Showing posts with label Akbar. Show all posts
Showing posts with label Akbar. Show all posts

Hinduism - Who Is Goddess Mansa Devi In The Hindu Pantheon?


Mansa Devi  is a Hindu goddess. One of the nine Shiwalik goddesses and the presiding deity of Manimajara, a small town in the Shiwalik Hills near Chandigarh.

This is one of the Shakti Pithas, a network of Goddess-sanctuary places that stretches throughout the subcontinent, according to local legend.

Each Shakti Pitha commemorates the location where a piece of the goddess Sati's severed corpse fell to earth and took on the shape of a different goddess; Mansa Devi was Sati's head.

The term "mansa" means "wish," and it is said that Mansa Devi would fulfill any desire brought to her by a devotee (bhakta).

In the holy city of Haridwar, there is another temple of Mansa Devi on the hill above the bathing (snana) ghats; here, too, the officiants promise that the presiding goddess would grant all one's requests.

The Manimajara's founding story Mansa Devi depicts her power and compassion for her worshippers during the reign of the Moghul emperor Akbar.

Akbar assigns a Rajput ruler to oversee the Manimajara region.

The chieftain is unable to pay his taxes one year because the crops have been damaged by harsh weather.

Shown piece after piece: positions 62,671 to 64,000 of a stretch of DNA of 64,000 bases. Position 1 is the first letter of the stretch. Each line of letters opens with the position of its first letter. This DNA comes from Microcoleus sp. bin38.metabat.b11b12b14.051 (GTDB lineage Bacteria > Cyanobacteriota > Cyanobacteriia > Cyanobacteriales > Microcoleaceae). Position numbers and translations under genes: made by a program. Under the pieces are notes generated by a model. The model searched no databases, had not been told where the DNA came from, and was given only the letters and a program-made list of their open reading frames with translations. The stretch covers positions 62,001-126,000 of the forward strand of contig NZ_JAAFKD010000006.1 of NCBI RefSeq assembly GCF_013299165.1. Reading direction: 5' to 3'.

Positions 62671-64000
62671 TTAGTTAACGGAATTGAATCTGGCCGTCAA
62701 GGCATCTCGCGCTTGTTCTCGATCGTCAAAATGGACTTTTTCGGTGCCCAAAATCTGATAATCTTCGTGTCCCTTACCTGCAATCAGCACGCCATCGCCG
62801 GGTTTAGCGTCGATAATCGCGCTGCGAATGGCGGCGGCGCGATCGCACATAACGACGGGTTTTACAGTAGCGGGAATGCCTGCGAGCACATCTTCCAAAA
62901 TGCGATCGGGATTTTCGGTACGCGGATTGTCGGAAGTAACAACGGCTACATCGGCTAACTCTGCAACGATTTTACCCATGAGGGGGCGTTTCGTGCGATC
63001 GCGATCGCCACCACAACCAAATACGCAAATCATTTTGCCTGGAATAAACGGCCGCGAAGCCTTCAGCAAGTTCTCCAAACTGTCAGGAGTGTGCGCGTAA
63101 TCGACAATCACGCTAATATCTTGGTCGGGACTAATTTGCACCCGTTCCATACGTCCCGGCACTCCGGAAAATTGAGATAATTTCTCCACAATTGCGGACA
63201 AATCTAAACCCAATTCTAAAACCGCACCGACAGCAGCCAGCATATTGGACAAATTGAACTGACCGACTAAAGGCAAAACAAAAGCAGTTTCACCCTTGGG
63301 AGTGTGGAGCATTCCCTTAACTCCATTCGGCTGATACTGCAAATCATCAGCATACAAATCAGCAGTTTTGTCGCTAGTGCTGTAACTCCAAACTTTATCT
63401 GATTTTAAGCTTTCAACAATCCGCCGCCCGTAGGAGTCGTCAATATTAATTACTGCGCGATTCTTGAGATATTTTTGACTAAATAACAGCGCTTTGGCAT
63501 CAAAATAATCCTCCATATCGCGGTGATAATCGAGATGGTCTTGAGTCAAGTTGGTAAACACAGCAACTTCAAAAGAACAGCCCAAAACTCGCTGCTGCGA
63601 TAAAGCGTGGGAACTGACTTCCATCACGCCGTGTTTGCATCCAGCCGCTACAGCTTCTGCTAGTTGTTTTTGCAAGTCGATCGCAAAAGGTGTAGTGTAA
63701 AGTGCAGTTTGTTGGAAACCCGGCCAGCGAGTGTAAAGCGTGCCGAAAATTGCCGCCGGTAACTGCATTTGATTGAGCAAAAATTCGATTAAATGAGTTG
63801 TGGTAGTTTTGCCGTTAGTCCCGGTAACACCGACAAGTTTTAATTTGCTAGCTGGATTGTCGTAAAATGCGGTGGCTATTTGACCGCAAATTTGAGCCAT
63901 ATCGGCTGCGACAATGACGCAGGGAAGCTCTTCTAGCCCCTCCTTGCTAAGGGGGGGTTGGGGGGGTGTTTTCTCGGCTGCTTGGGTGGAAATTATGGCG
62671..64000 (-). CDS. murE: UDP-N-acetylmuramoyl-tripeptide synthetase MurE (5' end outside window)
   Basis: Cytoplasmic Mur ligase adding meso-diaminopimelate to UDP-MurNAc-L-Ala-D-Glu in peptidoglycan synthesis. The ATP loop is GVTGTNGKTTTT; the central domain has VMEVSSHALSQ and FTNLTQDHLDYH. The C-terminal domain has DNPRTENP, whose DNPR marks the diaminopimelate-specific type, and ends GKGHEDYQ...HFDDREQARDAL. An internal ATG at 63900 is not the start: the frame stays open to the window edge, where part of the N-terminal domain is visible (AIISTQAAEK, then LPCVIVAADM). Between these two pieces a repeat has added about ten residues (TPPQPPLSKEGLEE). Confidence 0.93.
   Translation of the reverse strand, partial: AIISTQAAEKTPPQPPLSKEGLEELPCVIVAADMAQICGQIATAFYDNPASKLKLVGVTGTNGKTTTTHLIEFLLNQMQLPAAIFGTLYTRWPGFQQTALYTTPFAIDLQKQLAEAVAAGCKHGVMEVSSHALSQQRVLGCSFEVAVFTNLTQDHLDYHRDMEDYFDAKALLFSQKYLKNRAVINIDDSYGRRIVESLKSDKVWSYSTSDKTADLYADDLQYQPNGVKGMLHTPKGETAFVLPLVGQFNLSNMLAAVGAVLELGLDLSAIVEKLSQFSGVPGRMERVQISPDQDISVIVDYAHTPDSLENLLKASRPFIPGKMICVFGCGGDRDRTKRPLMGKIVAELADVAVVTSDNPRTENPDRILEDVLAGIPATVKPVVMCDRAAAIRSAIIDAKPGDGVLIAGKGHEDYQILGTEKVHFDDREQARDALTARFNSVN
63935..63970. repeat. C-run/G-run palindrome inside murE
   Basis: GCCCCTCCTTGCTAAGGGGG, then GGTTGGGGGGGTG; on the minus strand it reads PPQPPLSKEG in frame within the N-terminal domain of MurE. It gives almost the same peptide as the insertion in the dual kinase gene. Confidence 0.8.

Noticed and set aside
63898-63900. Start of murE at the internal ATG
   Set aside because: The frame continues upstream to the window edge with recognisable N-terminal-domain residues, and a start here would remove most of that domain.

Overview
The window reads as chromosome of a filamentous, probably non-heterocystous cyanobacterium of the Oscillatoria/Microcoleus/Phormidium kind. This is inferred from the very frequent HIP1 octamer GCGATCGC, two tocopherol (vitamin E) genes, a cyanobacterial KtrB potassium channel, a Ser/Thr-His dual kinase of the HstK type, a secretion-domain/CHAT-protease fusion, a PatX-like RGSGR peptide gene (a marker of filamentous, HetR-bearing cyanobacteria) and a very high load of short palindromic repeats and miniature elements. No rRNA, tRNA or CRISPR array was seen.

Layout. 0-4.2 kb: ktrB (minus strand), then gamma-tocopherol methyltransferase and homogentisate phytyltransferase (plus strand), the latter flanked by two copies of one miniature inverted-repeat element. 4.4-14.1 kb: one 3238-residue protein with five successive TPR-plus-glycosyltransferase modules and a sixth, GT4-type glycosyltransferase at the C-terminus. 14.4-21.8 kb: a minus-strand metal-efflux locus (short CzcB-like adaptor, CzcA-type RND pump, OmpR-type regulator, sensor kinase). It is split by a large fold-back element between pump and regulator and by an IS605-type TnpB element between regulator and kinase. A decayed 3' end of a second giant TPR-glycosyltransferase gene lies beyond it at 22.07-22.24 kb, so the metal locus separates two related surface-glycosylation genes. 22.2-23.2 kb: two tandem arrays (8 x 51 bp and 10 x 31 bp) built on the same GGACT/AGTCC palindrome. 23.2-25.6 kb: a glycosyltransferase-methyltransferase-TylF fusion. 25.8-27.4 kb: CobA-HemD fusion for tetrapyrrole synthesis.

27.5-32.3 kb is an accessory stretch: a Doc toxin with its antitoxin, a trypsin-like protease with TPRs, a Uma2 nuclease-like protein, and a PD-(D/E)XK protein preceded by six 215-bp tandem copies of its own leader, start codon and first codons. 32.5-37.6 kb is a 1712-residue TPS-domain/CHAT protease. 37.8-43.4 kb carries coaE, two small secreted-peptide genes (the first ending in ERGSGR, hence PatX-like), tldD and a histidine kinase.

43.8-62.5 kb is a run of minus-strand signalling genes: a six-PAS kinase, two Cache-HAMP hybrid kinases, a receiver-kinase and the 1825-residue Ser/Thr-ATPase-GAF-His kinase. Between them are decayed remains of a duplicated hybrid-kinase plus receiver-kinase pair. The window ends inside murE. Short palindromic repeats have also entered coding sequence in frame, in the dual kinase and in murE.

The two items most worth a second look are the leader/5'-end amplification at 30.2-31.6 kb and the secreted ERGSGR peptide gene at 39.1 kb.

The chieftain is imprisoned, but one of Mansa Devi's worshippers is moved by his predicament and asks her to intercede on his behalf.

The chieftain is liberated and the taxes are canceled; when he realizes how this occurred, he is so thankful that he builds a shrine in her honor.

You may also want to read more about Hinduism here.

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Hinduism And Hindu Theology - Who Is Akbar?

Akbar (r. 1555–1605) was the third and greatest king of the Moghul dynasty, a Muslim dynasty that ruled over major portions of India from 1525 to 1707 and lasted until 1857 in a diminished form. 

  • Akbar's lengthy reign was characterized by largely positive ties with his Hindu people, many of whom were elevated to positions of power and for whom he seems to have real compassion and understanding. 
  • One of his most significant acts was to abolish a poll tax on non-Muslims, which had been in place for a long time but was very unpopular with Hindus. 

Despite the fact that more conservative Muslims suspected Akbar of being a secret Hindu, the friendliness and collaboration he created served to keep the country calm during his reign.

You may also want to read more about Hinduism here.

Be sure to check out my writings on religion here.